The story of Hansel and Gretel is so well-known that there is hardly anyone who doesn't already have their own images of it in their head. What were/are your associations with the basis of the Grimm fairy tale? What images will you try to bring to the stage? Which aspects are particularly important to you and will be worked out intensively?

My view of fairy tales has changed several times. As a child, I found fairy tales exciting and very helpful. Later, I found them very cruel and now I see fairy tales as an indication of our socialization. They give us a view of the world, even though as a child we have no understanding of such questions and no awareness of how to explain such stories. In principle, I don't actually find fairy tales on stage very interesting. But Humperdinck is a different story. The decision to perform this opera was made deliberately and for our class. The choice of this fairytale opera is a clear invitation to the students to tell the story psychologically - and I'm really excited! There are so many ways to present this as a serious stage play. The imagination of a child and the associative potential of theater are eerily similar. Both are inexhaustible, both are mysterious and free. And the innocence and cruelty of the world lie dormant in both. I want to show how difficult it is to be a child. What you have to struggle with as a child and ultimately always fight alone. This aspect is very important to me. I always start working on an opera with the music. I come from a choreography and dance background, so I always try to tell the singers how important it is to pay attention to body language and body signals. Words are not always the true narrators. This aspect is also essential for the audience, because the performance must be truthful and the emotion must match the situation. Once this attitude has been internalized, I can use the musical level and the choreography to work out with the students what I want and what I actually want to bring to the opera stage.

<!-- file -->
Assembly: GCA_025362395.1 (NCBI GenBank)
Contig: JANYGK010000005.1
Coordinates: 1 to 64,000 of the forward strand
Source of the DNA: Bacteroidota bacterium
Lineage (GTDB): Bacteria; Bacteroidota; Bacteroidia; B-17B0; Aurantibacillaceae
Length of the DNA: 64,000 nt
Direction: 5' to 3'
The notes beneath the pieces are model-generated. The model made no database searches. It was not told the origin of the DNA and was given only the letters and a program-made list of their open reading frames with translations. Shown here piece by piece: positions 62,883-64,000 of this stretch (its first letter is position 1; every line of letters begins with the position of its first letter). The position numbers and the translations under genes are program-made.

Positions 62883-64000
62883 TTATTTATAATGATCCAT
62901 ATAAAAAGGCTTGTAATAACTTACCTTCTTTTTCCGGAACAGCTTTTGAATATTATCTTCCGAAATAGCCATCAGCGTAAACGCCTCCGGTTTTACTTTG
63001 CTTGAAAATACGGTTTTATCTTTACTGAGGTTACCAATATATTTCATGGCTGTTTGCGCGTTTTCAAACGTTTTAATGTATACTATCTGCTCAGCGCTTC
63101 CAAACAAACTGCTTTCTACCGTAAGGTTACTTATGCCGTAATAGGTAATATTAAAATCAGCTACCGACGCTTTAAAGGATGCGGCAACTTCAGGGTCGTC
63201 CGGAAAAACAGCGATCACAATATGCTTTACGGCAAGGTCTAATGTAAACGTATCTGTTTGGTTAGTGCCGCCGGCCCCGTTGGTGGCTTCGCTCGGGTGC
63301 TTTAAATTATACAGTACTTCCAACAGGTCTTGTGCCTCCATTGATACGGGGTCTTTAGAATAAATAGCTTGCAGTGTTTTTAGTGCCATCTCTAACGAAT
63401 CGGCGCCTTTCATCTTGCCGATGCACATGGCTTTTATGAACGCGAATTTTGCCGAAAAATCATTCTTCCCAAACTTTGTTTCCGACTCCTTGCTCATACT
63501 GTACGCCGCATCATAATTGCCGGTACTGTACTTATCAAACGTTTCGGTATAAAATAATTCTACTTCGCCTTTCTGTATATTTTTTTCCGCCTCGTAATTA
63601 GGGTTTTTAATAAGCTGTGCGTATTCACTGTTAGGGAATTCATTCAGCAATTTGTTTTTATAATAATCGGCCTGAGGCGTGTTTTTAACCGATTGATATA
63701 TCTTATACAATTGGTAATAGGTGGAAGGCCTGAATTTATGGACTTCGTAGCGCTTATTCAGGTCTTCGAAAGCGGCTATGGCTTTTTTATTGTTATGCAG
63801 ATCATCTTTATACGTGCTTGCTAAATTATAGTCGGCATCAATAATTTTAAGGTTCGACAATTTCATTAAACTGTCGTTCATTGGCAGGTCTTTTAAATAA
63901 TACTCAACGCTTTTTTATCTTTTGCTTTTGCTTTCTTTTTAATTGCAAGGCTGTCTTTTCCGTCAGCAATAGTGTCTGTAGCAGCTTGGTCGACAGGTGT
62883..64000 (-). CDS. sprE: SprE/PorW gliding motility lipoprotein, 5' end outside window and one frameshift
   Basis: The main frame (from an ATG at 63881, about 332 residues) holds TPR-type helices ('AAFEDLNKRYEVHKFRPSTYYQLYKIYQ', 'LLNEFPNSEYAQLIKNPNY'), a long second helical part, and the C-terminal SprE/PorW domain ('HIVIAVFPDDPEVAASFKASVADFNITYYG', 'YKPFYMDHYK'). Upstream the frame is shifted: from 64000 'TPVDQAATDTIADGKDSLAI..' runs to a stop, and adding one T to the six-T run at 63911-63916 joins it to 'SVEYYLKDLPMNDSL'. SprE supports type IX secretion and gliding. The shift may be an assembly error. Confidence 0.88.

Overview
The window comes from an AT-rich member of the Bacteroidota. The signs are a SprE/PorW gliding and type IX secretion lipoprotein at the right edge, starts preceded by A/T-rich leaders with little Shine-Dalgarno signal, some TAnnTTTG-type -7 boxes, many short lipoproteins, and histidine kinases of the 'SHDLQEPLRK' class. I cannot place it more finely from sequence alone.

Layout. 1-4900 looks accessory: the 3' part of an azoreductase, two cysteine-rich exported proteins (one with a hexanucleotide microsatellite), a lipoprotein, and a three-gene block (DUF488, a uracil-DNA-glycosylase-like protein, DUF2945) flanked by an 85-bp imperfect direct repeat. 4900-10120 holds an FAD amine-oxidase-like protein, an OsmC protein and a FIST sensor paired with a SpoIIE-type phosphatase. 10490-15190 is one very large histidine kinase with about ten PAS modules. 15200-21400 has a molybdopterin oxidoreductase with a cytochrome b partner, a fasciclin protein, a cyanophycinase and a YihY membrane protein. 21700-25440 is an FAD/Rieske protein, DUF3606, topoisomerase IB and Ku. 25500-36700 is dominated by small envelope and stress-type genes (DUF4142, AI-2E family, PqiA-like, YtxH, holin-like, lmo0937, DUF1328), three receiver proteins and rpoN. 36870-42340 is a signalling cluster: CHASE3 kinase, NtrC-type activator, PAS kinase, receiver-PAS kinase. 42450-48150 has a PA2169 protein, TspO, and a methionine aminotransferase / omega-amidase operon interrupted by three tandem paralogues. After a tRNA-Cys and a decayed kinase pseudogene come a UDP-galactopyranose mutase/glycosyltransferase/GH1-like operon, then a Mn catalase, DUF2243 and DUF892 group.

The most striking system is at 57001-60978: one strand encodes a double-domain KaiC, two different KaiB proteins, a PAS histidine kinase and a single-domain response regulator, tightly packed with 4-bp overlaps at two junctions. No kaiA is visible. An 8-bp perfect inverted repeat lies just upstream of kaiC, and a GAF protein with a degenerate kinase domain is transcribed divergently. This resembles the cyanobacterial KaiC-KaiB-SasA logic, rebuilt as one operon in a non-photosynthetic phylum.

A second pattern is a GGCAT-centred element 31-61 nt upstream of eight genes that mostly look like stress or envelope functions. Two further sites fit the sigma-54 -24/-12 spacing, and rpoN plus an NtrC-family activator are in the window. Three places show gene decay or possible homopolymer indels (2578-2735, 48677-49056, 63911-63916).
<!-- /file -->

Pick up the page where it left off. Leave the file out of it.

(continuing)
How do you deal with the stereotypical role of the Crunchy Witch, who embodies "evil" in the usual fairytale way? In your production, the Crunchy Witch is cast with two different voice parts (mezzo-soprano and tenor). To what extent does this change the role?

We are lucky to have two great singers: A woman and a man. It's very interesting working with the two of them. It's quite common to see the witch as the mother. But I find it very interesting for which voices it is composed (e.g. Hansel and Gretel for two sopranos, Witch for soprano or tenor). I thought about the gender question and wanted to defuse the issue a little by neither forcing the trouser role nor specifying the genders. On a psychological level, these characters can all look more or less the same, be dressed in the same costume, it doesn't matter. But I wanted to describe the evil itself very precisely. We're talking about cannibalism, child abuse, very heavy subjects. That's my description of "evil", there's nothing worse than seeing children being abused.

What is the role of Claudia Lehmann's students in your directing concept? 

We asked the six students from the Department of Scenography to interpret the instrumental passages for us using video recordings. They bring a completely new aspect and new approaches to the production, working very differently, very creatively and in their very own way with their own means. The work is not yet finished (it is incredibly time-consuming to produce a four-minute film!). It will be a great contrast to what is happening on stage and will open up an associative and surprising world from the students' point of view. I love it when theater can surprise!